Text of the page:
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Monday 31 March 2014

Excellent Women: Leonora Carrington

Leonora Carrington and Max Ernst

We all know the work of Frida Kahlo, but have you ever heard of Leonora Carrington? Her work was long overlooked here in her place of birth, but in Mexico where she lived for over 70 years, she was considered a national treasure.

Rebellious from a young age, Leonora was expelled from two convent schools before she managed to convince her parents to let her study art in Florence. But whilst she was planning her future as a professional artist, her self-made millionaire parents were setting their sites on her improving their social status, namely through being presented to King George V at Buckingham Palace. Leonora later wrote a fantastic tale that came to her while she was at the ball, about disguising a hyena as herself, dressed in a ballgown, and sending it to the party in her place!

She had no time for society and its restrictions - protesting at Ascot about women not being allowed to place their own bets.

Crookery Hall where Leonora grew up.

An international surrealist exhibition in London in 1936 introduced her to the work of Dali, Man Ray and Max Ernst who she met at a dinner party and promptly fell in love with. After telling her father that she was moving to Paris with a 46 year old, married surrealist painter, he told her never to darken his doorstep again, and that she would undoubtedly die penniless.

Leonora and Max mingled with a hugely influential circle of friends, including Man Ray, Lee Miller, Henry Moore and Eileen Agar, and in Paris Picasso, Dali, Joan Miro and Leonor Fini (some other really excellent women in that bunch).

Leonora Carrington and Leonor Fini

They enjoyed a brief period of happiness in the south of France, before the rise of the Nazi party when Ernst, as a German national, was imprisoned by the Vichy French.

Leonora fled to Spain and suffered a nervous breakdown. She was admitted to a psychiatric hospital in Santander where they forced her to take the drug Cardiazol, now banned, which induced seizures and hallucinations. She later wrote about her experiences in her tale, Down Below. Her parents were worried about her being in war-torn Europe alone, so sent her childhood nanny to Europe in a submarine- as you do!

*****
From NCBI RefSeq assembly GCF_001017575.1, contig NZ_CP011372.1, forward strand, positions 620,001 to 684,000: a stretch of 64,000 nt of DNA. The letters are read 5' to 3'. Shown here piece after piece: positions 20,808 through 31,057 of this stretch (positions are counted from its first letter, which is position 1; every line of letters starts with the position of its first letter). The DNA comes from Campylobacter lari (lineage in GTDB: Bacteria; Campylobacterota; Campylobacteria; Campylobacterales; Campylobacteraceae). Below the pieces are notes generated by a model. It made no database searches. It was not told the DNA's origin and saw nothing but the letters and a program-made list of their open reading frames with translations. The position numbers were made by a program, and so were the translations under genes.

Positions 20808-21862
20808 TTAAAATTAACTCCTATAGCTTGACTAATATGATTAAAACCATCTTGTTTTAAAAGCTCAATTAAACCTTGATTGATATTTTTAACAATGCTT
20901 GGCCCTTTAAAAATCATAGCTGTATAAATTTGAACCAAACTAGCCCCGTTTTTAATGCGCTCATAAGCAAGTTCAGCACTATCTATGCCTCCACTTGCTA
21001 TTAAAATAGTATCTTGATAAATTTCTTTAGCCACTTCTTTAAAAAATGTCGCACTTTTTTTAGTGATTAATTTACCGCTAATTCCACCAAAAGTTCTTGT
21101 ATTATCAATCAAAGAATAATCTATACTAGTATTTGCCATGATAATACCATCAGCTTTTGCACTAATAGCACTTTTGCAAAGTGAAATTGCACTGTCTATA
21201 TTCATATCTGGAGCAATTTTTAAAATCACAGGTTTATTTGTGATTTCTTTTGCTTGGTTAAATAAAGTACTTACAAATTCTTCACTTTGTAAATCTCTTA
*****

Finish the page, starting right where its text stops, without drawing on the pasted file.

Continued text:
Leonora and her second husband, Chiki Weisz on their wedding day in Mexico

But once out of hospital, she escaped both the war and her family by marrying a Mexican diplomat, Renato Leduc and moving to Mexico. She found a happy home in Mexico, where she was friends with the likes of Frida Kahlo and Diego Rivera. She later divorced Leduc amicably and remarried, having two sons. She remained married to her second husband until his death in 2007.

Like her contemporary Frida Kahlo, Leonora's work featured many animals, both real and legendary. Leonora's artwork, now considered an important influence on the surrealist movement, features complicated narratives and figurative dreamscapes, often inspired by her interest in mythology and fairytales (told to her by her nanny as a child) and also alchemy and the occult. However she objected to the 'over-intellectualisation' of her art, resisting all attempts to 'explain' her work- she believed the meaning of her paintings was in the eye and mind of the beholder.

Rather than dying penniless in a garret, Leonora died aged 94, hugely celebrated in her adopted home of Mexico - in 2008 the main street in Mexico City hosted a seven-month homage to her work. Her canvases now go for millions and her self portrait hangs in the Metropolitan Museum of Art in New York. Which just goes to show, your parents don't always know best.


  1. What a brilliant person. I love The Giantess especially and am going to have to put it on my wall. Thanks for this series, it's brilliant!

    1. Pleasure! Glad you like it. You should also check out Leonor Fini's work; if you like The Giantess I think you'll like her stuff too.


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